This experiment was designed to examine the responses of different cell types to photostimulation in the same functional system in an optogenetic model. A Cre-mediated genetic approach was utilized to generate mice in which channelrhodopsin-2 (ChR2), fused with a fluorescent reporter, is selectively expressed by GABAergic neurons. We focused on GABAergic cells in the mouse cerebellum, where such cells are abundant (Han et al., 2014).
Slices (typically sagittal, 200 µm in thickness) were prepared from the cerebellum of ~1 month-old mice of either sex. (Several experiments were also carried out in mice at postnatal day 6.) Whole-cell patch recordings were performed under visual control. In some experiments, neurobiotin or biocytin was included in the internal solution to label the recorded cells for later morphological identification. TTL signals were used to trigger 473 nm blue laser light pulses, which were delivered to the tissue via a 200 μm optical fiber. The tip of the optical fiber was submerged in the recording chamber ACSF at a tip distance of about 1-1.5 mm from the recording site. The power level was ~1 mW/mm2 and the duration of the TTL signals, 1-500 ms, was adjusted based on the responses. The inward currents (pA) or depolarization (mV) elicited by the light pulses were measured in voltage- or current-clamp mode, respectively. Data acquisitions and analysis was carried out using the P Clamp 9. Labeled cells were visualized with the streptavidin-conjugated fluorescent dye for confocal image analysis and cell-type identification.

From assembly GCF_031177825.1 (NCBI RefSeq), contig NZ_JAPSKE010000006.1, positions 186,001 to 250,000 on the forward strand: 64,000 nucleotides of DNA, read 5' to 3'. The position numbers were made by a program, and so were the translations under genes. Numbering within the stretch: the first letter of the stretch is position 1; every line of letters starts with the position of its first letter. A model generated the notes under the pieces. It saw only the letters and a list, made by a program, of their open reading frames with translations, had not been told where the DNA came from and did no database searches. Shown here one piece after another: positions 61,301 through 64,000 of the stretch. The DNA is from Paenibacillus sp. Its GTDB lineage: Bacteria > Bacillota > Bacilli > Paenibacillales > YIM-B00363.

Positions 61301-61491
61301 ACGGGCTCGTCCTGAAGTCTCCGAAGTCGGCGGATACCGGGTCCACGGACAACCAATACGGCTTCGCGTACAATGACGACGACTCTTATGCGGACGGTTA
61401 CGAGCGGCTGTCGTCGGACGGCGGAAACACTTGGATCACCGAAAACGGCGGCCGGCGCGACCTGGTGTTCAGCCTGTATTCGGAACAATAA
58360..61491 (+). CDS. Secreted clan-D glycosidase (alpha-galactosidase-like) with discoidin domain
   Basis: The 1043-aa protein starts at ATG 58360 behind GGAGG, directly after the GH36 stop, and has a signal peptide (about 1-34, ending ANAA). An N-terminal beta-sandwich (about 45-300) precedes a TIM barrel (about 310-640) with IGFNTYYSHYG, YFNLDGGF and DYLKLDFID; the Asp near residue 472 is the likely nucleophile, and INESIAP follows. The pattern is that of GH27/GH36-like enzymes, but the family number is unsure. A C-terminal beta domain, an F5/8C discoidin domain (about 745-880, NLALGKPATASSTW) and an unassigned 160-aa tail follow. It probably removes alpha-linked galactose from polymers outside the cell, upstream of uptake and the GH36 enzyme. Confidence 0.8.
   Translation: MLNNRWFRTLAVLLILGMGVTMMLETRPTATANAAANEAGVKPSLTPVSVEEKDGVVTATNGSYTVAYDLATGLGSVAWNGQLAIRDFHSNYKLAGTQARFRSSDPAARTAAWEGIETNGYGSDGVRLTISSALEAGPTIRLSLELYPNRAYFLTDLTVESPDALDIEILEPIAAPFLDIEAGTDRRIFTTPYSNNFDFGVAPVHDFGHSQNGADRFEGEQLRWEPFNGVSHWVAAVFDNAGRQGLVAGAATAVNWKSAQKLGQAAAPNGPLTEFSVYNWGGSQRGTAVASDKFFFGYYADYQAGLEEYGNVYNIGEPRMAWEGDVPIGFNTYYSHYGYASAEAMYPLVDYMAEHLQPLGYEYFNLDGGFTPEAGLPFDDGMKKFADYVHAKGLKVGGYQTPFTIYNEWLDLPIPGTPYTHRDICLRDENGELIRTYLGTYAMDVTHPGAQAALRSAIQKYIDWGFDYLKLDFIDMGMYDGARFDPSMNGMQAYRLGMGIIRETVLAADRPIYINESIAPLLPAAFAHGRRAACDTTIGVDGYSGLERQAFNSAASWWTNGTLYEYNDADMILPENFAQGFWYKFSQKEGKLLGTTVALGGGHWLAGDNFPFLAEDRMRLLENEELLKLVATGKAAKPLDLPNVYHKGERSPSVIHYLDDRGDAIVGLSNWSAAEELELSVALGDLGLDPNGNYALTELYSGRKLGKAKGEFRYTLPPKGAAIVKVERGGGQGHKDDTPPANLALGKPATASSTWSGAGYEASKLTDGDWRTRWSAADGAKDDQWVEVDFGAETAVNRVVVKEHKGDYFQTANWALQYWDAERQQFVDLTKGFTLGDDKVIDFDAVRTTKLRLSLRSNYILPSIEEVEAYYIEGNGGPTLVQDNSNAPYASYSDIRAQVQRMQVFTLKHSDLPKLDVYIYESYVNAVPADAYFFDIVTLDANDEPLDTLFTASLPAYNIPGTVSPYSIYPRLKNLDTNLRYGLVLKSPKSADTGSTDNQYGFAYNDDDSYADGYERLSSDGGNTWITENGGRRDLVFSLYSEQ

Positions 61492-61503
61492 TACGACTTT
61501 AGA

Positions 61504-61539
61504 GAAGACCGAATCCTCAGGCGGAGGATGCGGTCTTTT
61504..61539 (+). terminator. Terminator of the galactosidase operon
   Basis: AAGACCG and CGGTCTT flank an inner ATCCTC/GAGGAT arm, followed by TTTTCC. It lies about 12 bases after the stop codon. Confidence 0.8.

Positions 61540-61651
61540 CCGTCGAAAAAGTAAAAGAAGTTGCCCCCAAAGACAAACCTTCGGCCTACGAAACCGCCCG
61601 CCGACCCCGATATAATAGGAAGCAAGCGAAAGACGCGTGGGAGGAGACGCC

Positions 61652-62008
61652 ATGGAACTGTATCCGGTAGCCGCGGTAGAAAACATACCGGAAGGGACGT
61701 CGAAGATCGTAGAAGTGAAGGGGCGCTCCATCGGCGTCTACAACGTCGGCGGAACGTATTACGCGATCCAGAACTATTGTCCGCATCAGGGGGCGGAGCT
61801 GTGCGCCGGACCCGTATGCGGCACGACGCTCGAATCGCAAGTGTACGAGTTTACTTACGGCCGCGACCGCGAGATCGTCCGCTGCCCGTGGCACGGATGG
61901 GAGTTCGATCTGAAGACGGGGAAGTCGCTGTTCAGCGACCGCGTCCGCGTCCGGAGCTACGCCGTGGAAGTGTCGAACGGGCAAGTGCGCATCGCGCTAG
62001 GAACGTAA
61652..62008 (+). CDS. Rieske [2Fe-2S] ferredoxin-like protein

As expected from it being the principal GABAergic cell-type in the cerebellum, Purkinje cells (PCs) had robust responses to photostimulation. Under current clamp, light pulse as brief as 1 ms consistently evoked > 10 mV of membrane depolarization and generated spikes with 13.15±3.1 mV amplitudes (n=47). Under voltage-clamp, a 1 ms light pulse evoked inward currents ranging 200-350 pA. When the duration of the light pulse was increased to 50-100 ms, the inward current became stable, reaching a maximum of 910±119 pA (n=47). Surprisingly, however, responses of all other GABAergic cell types in the cerebellar cortex were significantly smaller: basket cells 33±16.4 pA (n=8); stellate cells 27±11.4 pA; (n=); Golgi cells 110±34.8 pA (n=4). We also recorded from 18 smaller cells in the deep cerebellar nuclei region, likely local GABAergic interneurons, showing 72 ± 15.6 pA inward currents and 1.5 ± 0.55 mV depolarization in response to photostimulation. Among these cells, 3 responded with spikes in some of the tests.
These results indicate that responses to optical stimulation by all non-principal GABAergic cell types in our Ai27 and Ai32 mouse model were much weaker than that those of PCs. The mechanisms for such differences deserve further investigation.